As visitor numbers explode in the Aoraki/Mt Cook National Park, the acting chairman of the Canterbury Aoraki Conservation Board is querying whether the national park should be extended.
Turqouise lakes and tawny tussocks draw more than a million tourists to the South Island’s Mackenzie Basin each year. But many believe irrigation-fuelled intensive farming – on former Crown-owned leases, often, within easy view of the highway – is ruining landscapes and sending mixed messages to turn tourists off.
New Zealand has too many cows for a pasture-based system. Having intensified and overstocked areas suitable for dairying (Taranaki, Waikato), farmers have relentlessly expanded into completely unsuitable areas (Canterbury, the Mackenzie Country, Southland)
Land Information New Zealand has been pulling up its socks since the Government changed two years ago.
One-hundred-and-thirty of the world’s smallest and rarest wading bird are being released into the Mackenzie Basin this week, off the back of a major trapping programme.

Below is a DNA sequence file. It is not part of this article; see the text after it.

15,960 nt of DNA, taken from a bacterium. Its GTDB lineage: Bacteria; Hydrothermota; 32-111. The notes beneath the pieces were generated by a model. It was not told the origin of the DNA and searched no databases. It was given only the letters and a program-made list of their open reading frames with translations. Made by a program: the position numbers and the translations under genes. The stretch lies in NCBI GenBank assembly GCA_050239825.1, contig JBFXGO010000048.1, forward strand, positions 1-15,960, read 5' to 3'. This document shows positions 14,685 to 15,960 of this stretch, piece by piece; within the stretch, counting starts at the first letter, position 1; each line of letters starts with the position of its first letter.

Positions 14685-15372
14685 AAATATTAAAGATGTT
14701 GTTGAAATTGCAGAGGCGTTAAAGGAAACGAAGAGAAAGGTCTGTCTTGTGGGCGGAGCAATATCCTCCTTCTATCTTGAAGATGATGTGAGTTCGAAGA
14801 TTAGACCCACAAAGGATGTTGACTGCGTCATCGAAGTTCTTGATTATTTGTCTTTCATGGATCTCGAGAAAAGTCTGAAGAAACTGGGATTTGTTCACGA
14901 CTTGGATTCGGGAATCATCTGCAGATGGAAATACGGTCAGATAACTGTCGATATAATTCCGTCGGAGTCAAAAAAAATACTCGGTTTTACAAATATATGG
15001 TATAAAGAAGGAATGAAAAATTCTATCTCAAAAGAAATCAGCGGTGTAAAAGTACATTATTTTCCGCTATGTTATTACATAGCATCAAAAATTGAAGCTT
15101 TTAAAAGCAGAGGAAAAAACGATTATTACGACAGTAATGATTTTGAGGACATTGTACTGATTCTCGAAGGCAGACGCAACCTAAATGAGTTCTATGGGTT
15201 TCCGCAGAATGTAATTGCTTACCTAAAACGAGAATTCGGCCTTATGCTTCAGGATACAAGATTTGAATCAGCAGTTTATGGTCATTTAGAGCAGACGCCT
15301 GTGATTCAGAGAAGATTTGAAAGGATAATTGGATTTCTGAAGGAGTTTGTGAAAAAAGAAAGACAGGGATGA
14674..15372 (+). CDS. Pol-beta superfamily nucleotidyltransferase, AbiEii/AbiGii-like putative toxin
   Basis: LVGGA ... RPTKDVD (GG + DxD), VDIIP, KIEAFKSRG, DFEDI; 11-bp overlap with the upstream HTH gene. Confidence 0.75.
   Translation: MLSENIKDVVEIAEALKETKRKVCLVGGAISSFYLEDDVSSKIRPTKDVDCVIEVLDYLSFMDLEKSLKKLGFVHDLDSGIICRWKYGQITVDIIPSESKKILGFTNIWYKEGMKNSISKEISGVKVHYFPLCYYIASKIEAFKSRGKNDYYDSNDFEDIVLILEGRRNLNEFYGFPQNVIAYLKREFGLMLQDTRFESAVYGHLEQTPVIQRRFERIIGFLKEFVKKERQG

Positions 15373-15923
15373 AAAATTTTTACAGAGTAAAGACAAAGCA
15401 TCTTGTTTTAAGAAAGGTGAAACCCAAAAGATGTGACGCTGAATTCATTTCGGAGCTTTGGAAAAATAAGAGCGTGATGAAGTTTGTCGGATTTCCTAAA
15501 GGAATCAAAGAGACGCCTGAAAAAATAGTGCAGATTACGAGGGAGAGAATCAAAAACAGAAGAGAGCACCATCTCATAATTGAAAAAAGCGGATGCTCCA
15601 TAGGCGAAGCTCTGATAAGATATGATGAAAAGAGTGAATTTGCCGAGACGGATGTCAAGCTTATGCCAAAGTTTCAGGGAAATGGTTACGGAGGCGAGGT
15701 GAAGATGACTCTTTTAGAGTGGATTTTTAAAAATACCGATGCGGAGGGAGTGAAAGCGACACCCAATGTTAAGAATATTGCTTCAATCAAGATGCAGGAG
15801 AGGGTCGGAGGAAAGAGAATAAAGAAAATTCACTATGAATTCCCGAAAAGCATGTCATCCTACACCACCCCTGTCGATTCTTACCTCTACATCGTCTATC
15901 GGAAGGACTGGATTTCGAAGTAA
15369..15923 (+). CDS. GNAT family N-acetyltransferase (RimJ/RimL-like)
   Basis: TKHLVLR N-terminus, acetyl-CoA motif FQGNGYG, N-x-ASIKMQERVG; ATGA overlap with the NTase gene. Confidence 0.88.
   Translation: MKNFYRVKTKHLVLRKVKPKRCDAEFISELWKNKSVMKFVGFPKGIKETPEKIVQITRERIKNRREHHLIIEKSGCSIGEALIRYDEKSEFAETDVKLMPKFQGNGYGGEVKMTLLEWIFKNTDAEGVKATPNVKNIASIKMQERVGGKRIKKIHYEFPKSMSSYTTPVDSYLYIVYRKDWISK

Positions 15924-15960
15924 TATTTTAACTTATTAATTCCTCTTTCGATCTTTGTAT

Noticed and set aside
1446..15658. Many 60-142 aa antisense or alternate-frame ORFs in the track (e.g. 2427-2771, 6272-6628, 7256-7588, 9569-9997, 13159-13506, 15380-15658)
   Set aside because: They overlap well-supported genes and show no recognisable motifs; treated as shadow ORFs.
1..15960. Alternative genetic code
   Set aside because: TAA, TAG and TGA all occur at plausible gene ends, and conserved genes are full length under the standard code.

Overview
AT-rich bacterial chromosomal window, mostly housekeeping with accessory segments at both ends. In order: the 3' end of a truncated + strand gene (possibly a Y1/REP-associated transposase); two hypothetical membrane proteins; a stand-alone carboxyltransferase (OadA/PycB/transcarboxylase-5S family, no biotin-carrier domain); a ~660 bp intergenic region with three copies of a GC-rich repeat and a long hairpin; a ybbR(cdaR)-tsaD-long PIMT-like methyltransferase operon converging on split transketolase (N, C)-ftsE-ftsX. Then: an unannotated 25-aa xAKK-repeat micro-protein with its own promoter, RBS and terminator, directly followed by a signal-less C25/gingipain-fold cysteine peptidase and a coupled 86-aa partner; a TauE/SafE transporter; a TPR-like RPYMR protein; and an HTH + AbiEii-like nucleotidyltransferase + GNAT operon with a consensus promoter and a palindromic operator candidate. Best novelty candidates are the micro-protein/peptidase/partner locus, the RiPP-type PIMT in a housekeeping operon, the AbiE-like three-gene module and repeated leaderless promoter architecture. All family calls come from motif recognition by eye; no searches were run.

Mr Robson said as an individual – just a citizen of New Zealand, he had seen some things he felt he could not walk past. “The animal welfare issues, I don’t know how anybody could see that and just turn a blind eye. And the huge loads of pollution into our waterways and estuaries and coastal environment, if you think you can do something about it then you should.”
Wanaka-based volunteer Anne Steven joined others for two days to help with the clean-up job.
A US study has found 2300 to 12,594 nitrate-attributable cancer cases annually in the country, of which 54-82 percent are colorectal cancer cases.
Nitrates get into the water supply through the use of fertiliser and effluent from farm animals, and because it is a highly soluble chemical and not removed by normal filtration it can seep deep into aquifers.